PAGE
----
To avoid confusion, Skinner’s selectionism should not be equated with the selectionism of Donald T. Campbell (e.g., 1956, 1959, 1960, 1974, 1990), who has been credited with precedence for some of Skinner’s selectionist views (cf. Honig, 1984/1988). Campbell (1956) was initially “Inspired by Ashby’s (1952) Design for a Brain” (1990, p. 7) in which a mechanical Homeostat showed a conspicuous failure to “store old solutions for reuse when the same problem repeats itself ‘ (p. 109). Campbell (e.g., 1990) commonly used the phrasing “blind-variation-and– selective-retention (BVSR)” (p. 7) for his basic selectionist formulation, which can be seen as a close match to Darwin’s abbreviated “variation and selection” references for his full formulation of the conditions of life, variation, and selection. By analogy, Campbell’s formulation would be closer to Darwin’s if Darwin’s conditions of life were understood as belonging to a more complete blind variation and selective retention. Although his formulation may be understood that way, Campbell (1959, also cf. 1960, p. 381; Bain, 1876, pp. 318-319, Baldwin, 1915, p. 175) offered a different three-part formulation whose mechanisms suggest a physiological level:

The common features of an inductive knowledge process as illustrated in evolution and learning are these: 1. a mechanism for variation (of structures, or responses, etc.) 2. a selection process whereby certain variations are preserved and others lost according to stable criteria (differential survival in evolution, pleasure-pain reinforcement in learning) and 3. a mechanism for preserving or propagating the surviving variations (the genetic mechanism in evolution, memory in learning). (p. 163)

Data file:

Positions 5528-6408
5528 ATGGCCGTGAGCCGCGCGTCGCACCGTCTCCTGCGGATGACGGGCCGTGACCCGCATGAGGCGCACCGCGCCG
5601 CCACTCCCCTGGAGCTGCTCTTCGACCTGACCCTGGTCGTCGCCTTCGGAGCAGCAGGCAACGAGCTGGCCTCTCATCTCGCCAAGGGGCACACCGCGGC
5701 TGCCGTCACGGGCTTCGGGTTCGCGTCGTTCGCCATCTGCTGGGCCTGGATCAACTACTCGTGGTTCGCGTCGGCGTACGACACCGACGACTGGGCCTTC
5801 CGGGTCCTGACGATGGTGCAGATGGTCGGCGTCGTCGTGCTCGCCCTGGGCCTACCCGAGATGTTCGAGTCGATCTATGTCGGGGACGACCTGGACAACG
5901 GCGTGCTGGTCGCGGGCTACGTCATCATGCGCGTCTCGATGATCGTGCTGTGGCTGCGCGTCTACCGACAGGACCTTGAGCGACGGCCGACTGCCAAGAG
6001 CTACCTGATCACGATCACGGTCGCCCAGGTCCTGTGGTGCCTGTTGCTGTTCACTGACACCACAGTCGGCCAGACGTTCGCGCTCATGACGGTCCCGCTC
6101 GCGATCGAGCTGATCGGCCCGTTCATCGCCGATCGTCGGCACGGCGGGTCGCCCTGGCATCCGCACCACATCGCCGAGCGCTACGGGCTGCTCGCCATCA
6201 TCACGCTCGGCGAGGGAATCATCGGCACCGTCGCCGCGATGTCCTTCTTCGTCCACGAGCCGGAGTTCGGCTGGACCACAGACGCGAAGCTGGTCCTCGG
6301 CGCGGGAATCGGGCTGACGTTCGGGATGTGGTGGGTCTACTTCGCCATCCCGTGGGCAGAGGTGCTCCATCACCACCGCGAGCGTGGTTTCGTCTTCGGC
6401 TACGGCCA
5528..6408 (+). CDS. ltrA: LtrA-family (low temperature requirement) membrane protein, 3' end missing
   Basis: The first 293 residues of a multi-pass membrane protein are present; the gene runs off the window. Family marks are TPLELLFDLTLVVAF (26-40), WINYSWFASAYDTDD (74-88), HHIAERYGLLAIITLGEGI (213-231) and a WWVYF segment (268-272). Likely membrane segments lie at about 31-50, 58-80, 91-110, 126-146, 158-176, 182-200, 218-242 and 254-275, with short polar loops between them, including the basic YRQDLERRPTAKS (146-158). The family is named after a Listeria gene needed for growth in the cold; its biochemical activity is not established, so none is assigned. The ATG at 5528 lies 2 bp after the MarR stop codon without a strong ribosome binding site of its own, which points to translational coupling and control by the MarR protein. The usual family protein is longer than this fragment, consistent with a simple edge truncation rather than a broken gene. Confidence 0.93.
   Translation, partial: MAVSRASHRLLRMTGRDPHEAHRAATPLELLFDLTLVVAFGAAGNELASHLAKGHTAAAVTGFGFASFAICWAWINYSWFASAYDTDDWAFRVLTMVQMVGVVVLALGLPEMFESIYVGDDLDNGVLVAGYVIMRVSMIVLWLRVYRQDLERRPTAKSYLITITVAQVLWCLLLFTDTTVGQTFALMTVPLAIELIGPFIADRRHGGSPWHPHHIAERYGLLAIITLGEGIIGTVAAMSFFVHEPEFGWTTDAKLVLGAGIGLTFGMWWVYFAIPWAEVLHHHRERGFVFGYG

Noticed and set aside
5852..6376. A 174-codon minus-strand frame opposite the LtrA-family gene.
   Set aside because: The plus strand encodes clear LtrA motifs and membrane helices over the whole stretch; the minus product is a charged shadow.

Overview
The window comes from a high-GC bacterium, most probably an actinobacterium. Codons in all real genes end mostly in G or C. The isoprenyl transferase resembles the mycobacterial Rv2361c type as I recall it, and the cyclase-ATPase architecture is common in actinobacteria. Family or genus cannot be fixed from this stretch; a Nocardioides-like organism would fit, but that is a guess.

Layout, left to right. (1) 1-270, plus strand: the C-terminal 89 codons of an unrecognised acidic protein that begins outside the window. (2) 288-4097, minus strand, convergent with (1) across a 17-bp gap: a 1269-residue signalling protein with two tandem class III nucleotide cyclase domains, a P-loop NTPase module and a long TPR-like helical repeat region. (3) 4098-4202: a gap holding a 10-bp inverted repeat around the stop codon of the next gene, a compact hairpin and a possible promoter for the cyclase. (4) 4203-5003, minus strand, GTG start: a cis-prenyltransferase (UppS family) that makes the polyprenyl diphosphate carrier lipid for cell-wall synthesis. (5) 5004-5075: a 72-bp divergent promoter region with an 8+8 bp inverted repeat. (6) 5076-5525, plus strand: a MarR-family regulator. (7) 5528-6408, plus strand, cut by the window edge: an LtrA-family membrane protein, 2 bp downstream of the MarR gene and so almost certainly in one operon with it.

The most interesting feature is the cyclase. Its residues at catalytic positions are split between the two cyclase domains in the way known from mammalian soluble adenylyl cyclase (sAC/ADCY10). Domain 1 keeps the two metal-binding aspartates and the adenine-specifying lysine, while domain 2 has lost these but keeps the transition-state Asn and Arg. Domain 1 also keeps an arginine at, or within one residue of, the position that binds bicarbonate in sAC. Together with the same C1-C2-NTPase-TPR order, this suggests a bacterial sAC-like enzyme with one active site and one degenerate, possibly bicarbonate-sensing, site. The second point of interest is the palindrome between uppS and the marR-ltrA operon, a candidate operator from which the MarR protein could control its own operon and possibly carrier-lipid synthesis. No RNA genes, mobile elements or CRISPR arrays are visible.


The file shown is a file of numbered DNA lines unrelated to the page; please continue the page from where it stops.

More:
This position has been cast as “a three-step process of variation, selection, and retention” (Donahoe & Palmer, 1994, p. 18). The terms or categories of this formulation only partially coincide with the terms in the formulations of Darwin, Peirce, and Skinner. Retention is not an equivalent counterpart of setting, and there is no AB-because-of-C relation between the setting (A) and the behavior (B) because of consequences (C). On the significance of seeing reinforcement as strengthening the setting-behavior relation rather than simply strengthening behavior, see DeGrandpre (2000). Campbell’s early presentations of selectionism also occur after Skinner’s (cf. Catania & Hamad, 1984/1988, p. 49). In addition, the applicability of Campbell’s evolutionary epistemology to behavior has been questioned (cf. Skagestad, 1978; Thagard, 1980).

It is far more plausible to credit Peirce rather than Campbell for both precedence and influence on Skinner. In addition to Skinner’s AB-because-of-C formulation for operant behavior, Peirce could also have been the source for the close connection that Skinner (e.g., 1953, p. 430, 1984/1987, 1981) found between his own three-term contingency for operant behavior and natural selection. Peirce (1986) saw a close parallel between habit (what Skinner would call operant behavior) and natural selection: “Habit plays somewhat the same part in the history of the individual that natural selection does in that of the species; namely, it causes actions to be directed toward ends” (p. 46). Before 1945, Skinner (1938/1966) had referenced Darwin critically for attributing “mental faculties to some subhuman species” (p. 4). After 1945, Skinner increasingly identified similarities between his views and those of Darwin’s natural selection.

The fact that Skinner did not attribute Peirce as a source or a close relation for his views in 1945 would not be the first time that Skinner did not reveal as much about the central sources or relations for his views as he might have. Reviewing The Behavior of Organisms, Hilgard (1939) said Skinner gave little notice “to the systems of other psychologists with which his work is coordinate. The statements about Lewin, Hull, and Tolman on these pages are intelligent, but cursory…. Thorndike, another close relative, is ignored in this comparison” (p. 124). Accepting this criticism, Skinner (1979/1984) wrote to Thorndike in 1939, “Hilgard’s review of my book [The Behavior of Organisms] in the Bulletin has reminded me of how much of your work in the same vein I failed to acknowledge. … It has always been obvious that I was merely carrying on your puzzle box experiments but it never occurred to me to remind my readers of the fact” (p. 233). Interestingly, Skinner (1937) had previously credited Thorndike’s precedence for the study of operant behavior: “All conditioned reflexes of Type R are by definition operants…. The behavior characteristic of Type R was studied as early as 1898 (Thorndike)” (pp. 492-496). What Skinner remembered in 1937 he forgot in his 1938/1966 book.